The home of the mother of celebrated Corby soldier James Ashworth has been given a special garden makeover.
Solway Foods has confirmed that it is to close its food processing plant in Corby, Northamptonshire with the loss of 930 jobs.
Police have launched an investigation to find out how a man died in Corby.
The owners of the Golden Wonder factory in Corby are due to make an announcement later today about a significant investment in the site. It's expected to involve the creation of jobs at the plant, which is owned by Tayto.
Earlier this year, Solway Foods announced hundreds of jobs would be lost at its Corby food processing factory.
A pensioner has been left with a broken hip after a collision with a cyclist. The incident happened outside Morrisons supermarket in Corby, sometime between 9.40am and 10.20am on Sunday, May 4.
The victim was thrown onto the car park floor. The offender is described as tall, skinny and wearing a cap. Witnesses, or anyone with any information about this incident, can call Northamptonshire Police on 101. Alternatively, information can be given anonymously to Crimestoppers on 0800 555111.
The fight to find new jobs for hundreds of workers laid off from a Corby food factory has begun in earnest.
Five hundred people have already been laid off at Solway Foods, another 400 will lose their jobs in the summer.
Hopes are high that most of the workers will find new posititions quickly
Click below to watch a report by ITV Anglia's Russell Hookey
The Federation of Small Businesses says it's confident that most of the 900 workers set to lose their jobs at Solway Foods will find work elsewhere.
A 45 day consultation into the future of Solway Foods in Corby ended yesterday with the company announcing the factory is to close.
Today The Federation of Small Businesses told ITV News Anglia that economic growth in Northamptonshire is among the best in the UK and that many small companies have expressed an interest in taking on more staff.
The Corby MP Andy Sawford says the announcement of the closure of the Solway Food factory with the loss of 900 jobs makes it a "really bad day for the whole town."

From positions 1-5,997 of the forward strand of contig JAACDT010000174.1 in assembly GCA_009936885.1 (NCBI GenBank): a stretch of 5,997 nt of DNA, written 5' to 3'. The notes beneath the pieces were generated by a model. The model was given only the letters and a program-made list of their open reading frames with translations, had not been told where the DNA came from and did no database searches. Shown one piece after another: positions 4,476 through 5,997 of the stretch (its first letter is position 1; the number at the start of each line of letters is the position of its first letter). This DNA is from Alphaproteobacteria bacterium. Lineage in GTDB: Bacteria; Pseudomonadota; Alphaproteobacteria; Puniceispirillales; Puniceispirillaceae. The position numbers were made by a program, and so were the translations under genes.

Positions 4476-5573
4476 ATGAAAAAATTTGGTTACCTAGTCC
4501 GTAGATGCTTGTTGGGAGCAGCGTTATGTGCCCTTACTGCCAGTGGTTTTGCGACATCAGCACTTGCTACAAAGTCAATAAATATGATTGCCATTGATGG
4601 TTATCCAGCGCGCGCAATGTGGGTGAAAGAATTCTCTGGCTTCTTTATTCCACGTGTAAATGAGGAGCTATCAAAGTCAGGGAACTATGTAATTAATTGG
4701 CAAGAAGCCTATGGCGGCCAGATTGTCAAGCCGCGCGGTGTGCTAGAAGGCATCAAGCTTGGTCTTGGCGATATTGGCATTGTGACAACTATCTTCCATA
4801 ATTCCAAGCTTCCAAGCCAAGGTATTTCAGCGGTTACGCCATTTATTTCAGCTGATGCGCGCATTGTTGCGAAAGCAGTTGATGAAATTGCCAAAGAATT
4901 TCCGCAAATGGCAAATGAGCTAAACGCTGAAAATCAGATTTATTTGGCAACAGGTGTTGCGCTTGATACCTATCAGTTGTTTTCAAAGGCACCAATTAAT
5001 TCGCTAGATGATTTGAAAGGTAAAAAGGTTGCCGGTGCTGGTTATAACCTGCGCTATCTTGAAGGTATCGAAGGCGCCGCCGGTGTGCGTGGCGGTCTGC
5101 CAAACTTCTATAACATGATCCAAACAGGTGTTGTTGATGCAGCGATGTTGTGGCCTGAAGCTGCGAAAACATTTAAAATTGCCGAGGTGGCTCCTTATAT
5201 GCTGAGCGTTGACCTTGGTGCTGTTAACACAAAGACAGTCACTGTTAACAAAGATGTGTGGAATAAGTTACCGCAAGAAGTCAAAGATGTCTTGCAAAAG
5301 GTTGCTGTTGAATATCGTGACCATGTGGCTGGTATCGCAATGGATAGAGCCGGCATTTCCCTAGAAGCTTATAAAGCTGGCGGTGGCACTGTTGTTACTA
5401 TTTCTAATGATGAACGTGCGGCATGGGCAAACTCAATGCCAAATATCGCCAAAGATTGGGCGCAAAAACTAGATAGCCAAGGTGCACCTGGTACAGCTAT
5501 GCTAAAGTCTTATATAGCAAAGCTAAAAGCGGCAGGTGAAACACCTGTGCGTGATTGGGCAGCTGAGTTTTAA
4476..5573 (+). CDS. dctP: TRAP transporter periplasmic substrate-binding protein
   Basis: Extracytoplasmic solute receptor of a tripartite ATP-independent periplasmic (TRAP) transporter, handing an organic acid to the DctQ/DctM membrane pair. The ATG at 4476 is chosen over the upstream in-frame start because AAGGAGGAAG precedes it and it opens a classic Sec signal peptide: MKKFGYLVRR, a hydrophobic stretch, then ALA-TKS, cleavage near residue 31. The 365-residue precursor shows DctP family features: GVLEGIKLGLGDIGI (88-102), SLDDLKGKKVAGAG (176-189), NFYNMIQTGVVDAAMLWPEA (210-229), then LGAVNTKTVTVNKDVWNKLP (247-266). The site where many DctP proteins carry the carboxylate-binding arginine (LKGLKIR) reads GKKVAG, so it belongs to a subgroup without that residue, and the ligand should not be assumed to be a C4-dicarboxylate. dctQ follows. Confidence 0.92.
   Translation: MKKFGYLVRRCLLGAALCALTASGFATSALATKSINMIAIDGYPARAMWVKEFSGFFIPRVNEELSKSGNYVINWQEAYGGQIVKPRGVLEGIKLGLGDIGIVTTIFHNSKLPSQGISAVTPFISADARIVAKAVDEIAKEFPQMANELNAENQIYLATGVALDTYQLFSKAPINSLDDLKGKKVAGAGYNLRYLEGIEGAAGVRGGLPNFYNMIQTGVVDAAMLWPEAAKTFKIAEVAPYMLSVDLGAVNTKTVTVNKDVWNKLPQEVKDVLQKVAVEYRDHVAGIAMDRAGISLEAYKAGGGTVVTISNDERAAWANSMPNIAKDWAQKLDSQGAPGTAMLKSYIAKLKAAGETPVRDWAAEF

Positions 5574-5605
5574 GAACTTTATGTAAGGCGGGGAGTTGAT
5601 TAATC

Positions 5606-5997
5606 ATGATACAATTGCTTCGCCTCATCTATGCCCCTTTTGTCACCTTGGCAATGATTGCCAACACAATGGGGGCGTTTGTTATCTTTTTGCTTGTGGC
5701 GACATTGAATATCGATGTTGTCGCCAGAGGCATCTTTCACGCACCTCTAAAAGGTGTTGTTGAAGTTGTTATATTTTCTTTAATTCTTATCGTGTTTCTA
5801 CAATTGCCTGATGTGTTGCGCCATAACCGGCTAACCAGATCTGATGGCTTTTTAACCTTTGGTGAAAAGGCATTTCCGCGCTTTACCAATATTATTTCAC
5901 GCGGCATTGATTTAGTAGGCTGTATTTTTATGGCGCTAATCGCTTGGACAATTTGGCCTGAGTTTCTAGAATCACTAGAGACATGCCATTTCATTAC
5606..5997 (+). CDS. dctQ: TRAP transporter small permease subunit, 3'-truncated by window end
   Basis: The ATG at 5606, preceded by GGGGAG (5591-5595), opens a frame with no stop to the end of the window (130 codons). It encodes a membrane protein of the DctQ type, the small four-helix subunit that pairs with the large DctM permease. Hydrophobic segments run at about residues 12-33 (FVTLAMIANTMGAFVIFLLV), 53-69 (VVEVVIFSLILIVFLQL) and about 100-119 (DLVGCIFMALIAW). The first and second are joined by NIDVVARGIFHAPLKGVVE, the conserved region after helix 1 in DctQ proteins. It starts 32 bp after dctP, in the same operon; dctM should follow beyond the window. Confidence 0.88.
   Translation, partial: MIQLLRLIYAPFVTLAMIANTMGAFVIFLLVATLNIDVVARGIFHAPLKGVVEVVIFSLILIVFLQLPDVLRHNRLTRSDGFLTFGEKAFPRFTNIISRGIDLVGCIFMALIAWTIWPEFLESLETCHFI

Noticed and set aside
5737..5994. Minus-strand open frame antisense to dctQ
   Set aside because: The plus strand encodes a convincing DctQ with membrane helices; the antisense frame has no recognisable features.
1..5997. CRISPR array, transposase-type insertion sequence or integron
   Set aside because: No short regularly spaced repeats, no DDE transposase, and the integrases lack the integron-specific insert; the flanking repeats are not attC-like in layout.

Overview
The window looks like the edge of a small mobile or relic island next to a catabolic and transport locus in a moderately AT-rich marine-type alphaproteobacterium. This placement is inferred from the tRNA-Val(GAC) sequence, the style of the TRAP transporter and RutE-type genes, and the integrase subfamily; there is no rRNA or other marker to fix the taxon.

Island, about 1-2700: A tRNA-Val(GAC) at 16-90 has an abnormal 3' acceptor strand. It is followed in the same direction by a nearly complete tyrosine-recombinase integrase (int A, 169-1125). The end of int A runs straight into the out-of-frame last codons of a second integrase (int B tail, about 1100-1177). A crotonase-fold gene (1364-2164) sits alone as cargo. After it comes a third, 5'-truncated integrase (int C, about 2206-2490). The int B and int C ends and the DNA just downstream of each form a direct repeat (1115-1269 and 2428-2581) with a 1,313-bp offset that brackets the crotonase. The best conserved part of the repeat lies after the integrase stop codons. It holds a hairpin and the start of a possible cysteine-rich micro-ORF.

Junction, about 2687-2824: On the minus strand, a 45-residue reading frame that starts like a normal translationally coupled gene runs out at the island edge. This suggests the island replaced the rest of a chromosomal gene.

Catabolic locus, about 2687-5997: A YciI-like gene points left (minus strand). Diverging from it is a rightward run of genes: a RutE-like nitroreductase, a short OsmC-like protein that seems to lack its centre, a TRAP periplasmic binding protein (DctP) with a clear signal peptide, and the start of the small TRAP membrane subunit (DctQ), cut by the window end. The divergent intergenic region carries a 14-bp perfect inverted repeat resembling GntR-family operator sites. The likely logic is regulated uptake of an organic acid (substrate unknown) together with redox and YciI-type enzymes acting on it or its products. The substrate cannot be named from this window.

Mr Sawford said they're now looking at ways of helping the workers who will lose their jobs.
A jobs fair is being held on Thursday with 30 companies offering new employment opportunities.
Click below to watch the interview with Andy Sawford MP
A food processing plant in Corby is to close in the summer with the loss of 900 jobs.
Although 500 job losses had already been threatened at Solway Foods, discussions had been continuing to try to save the factory.
Solway Foods is the town's second largest employer, but the company says the factory, which opened in 1988, is no longer viable.
The future of a closure threatened food processing plant in Corby should become clearer this week.
Consultation on the plan to shut Solway foods with the loss of 900 jobs concludes today.
Solway Foods is the town's second largest employer, but says the factory, which opened in 1988, is no longer viable.
Efforts have been going on for weeks to save jobs at a food processing factory in Corby but, with hundreds of redundancies now certain, attention has turned to helping those who will soon be out of a job.
Workers at Solway Foods were today involved in a crisis meeting with the taskforce set up to try to help those affected by changes at the plant which could see it close.
Despite insisting a final decision has yet to be made, the company is already inviting voluntary redundancies. Up to 500 jobs could go as early as next month.
Olivia Paterson reports.
Bosses at Solway Foods in Corby have revealed that up to 500 jobs could go next month at its food production site in the town.
The salad and sandwich producer announced last month that the site may close, putting more than 900 jobs at risk.
The firm is currently in a 45 day consultation period and says the possible job losses are part of a contingency plan, but that not firm decisions have been made yet.
Last month a task force was set up by the Corby MP Andy Sawford and Corby Borough Council, to try to help save jobs.
In a statement the company said. "There has been positive dialogue with our colleagues, the Union and our customers. We particularly welcome the assistance of the task force group to facilitate the change process.
Our position remains unchanged from our initial announcement. The Corby site is unviable and it requires substantial additional funding, there is a risk the site could close."